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India had killed 300 Chinese soldiers in Nathu La, but The Dragon refuse to talk about the war...

During the two-and-a-half-month standoff between India and China in Doklam, the Chinese media repeatedly reminded India of the 1962 war defeat. But only about five years after that war, there was a border fight between India and China, which China does not like to talk about. This battle between the two armies took place at Nathu La. This area is not far from Doklam valley. In this four-day battle, 300 Chinese soldiers were killed and 65 Indian soldiers were martyred. Let us tell you that 722 soldiers of China were killed in the 1962 war that lasted about a month. The 1967 Nathula battle between China and India was the last violent clash between the two countries.


Nathula, located 14,200 feet above sea level, is an important pass on the Tibet-Sikkim border, which is an important part of the Gangtok-Yatung-Lhasa trade route. Chinese and Indian soldiers are stationed here at a distance of about 30 meters. The soldiers of both the countries are closest in Nathu La on the 3,488 km long border of India and China. The northern side of this pass is controlled by China and on the southern side by India. At that time Sikkim was not officially a part of India. India had taken the responsibility of his security. Indian soldiers were stationed on the China and Sikkim border. On 13 June 1967, China expelled two Indian diplomats from Peking (the old name of Beijing) on ​​charges of espionage. The rest of the embassy staff were held hostage. In response, India fired Chinese embassy officials. On July 3, the Chinese encirclement was removed from the Indian embassy, ​​but the relations between the two countries had become very strained.

Major General (Retd) Sheru Thapliyal, who was commanding the Nathu La Brigade at that time, says that China had warned India to clear Nathu La and Jelep La Pass after the Indo-Pak war of 1965. When this news reached the Indian Army, it vacated the Jelep La Pass and it is still occupied by China. But Major General Sagat Singh (who later became a lieutenant general and a hero of the 1971 Indo-Pak war) refused to clear the Nathu La pass. The Chinese warned from loudspeakers in Nathu La to be prepared for a 1962-like fate. The Chinese army moved towards the border in large numbers, but after reaching the border, the Chinese withdrew. Sagat Singh did not give value to this swirl of his, due to which Sugar became more furious.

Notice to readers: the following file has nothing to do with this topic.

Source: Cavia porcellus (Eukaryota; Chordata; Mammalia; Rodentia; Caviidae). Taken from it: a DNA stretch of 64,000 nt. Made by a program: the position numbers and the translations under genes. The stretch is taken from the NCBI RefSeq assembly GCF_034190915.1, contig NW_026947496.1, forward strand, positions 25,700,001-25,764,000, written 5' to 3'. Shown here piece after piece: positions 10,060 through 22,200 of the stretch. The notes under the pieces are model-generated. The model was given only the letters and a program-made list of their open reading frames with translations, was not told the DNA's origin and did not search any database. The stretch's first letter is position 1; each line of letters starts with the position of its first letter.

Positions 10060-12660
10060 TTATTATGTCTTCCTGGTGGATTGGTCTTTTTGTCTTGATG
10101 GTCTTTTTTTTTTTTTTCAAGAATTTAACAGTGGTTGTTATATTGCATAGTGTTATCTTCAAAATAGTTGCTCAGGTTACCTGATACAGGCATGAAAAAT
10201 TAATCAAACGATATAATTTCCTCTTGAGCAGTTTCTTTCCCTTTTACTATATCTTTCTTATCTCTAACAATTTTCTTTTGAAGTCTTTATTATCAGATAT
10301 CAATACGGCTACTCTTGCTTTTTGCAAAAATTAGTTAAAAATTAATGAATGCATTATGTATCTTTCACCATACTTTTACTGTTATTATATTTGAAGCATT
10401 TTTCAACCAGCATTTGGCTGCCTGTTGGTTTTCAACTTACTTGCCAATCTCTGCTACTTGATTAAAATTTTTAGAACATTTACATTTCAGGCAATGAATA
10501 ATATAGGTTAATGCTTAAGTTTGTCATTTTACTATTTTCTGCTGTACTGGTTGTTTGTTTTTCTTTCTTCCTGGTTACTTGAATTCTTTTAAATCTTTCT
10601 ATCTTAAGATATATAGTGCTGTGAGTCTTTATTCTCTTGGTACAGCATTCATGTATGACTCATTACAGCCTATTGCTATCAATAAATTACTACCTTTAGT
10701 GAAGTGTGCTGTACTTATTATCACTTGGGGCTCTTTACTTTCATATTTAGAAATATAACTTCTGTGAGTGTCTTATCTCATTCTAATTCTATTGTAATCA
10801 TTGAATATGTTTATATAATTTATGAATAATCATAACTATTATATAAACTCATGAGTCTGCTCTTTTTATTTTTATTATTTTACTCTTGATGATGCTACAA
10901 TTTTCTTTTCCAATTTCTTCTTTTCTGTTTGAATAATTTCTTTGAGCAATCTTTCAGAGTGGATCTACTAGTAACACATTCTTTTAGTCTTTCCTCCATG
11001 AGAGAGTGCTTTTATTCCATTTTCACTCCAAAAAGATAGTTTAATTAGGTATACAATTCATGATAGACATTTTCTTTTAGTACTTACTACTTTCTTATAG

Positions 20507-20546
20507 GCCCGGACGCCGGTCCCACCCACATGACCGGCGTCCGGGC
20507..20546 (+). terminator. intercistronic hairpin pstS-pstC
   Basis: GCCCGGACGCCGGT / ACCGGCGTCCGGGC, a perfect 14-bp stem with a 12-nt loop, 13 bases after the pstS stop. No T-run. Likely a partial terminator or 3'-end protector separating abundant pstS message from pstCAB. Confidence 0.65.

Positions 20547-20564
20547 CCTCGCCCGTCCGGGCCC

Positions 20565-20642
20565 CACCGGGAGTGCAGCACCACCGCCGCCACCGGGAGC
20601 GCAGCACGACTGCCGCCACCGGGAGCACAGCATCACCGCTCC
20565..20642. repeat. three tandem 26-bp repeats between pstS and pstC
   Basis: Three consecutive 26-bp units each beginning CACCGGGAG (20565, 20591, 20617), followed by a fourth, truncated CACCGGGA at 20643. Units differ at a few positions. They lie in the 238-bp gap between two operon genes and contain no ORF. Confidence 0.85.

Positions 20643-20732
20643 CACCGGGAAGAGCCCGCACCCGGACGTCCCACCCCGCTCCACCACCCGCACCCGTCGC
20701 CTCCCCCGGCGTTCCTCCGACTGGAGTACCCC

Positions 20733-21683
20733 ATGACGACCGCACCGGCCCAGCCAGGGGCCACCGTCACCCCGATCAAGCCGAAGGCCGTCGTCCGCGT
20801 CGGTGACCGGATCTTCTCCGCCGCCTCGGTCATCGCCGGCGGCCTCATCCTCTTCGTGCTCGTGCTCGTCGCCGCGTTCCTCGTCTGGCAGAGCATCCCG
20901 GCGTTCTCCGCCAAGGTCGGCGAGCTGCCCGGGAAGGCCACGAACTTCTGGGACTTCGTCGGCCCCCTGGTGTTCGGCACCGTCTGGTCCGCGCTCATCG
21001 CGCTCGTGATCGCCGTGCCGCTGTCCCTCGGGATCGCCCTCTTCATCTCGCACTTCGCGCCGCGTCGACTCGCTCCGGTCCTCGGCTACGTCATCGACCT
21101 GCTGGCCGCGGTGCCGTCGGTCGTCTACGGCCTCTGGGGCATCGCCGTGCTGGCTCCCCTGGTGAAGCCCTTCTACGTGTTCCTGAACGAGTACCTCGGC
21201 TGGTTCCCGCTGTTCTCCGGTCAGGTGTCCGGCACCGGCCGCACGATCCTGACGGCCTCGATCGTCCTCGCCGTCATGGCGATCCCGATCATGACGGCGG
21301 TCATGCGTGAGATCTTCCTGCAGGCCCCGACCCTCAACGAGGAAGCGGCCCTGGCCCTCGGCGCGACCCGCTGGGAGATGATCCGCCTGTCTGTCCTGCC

In the years 1966 and early 1967, China had used propaganda, threats and infiltration all to occupy Indian territory. In August 1967, China installed 29 loudspeakers at the south end of Nathu La. Sagat Singh decided to put up a three-layer barbed fence on the border. On 20 August the Indian Army started erecting barbed fencing. On 23 August, about 75 Chinese soldiers in war dress with weapons reached the additional area of ​​​​the border and came and stopped there. The leader of his detachment came to the border and read some things from Mao Zedong's Red Book and the rest of the detachment kept repeating his words behind him. His troop hero was the only person in the Chinese contingent who could speak a little bit of English. The Indian Army kept watching this action of the Chinese with full vigilance. After about an hour the Chinese returned. Even after that many times the Chinese did similar acts.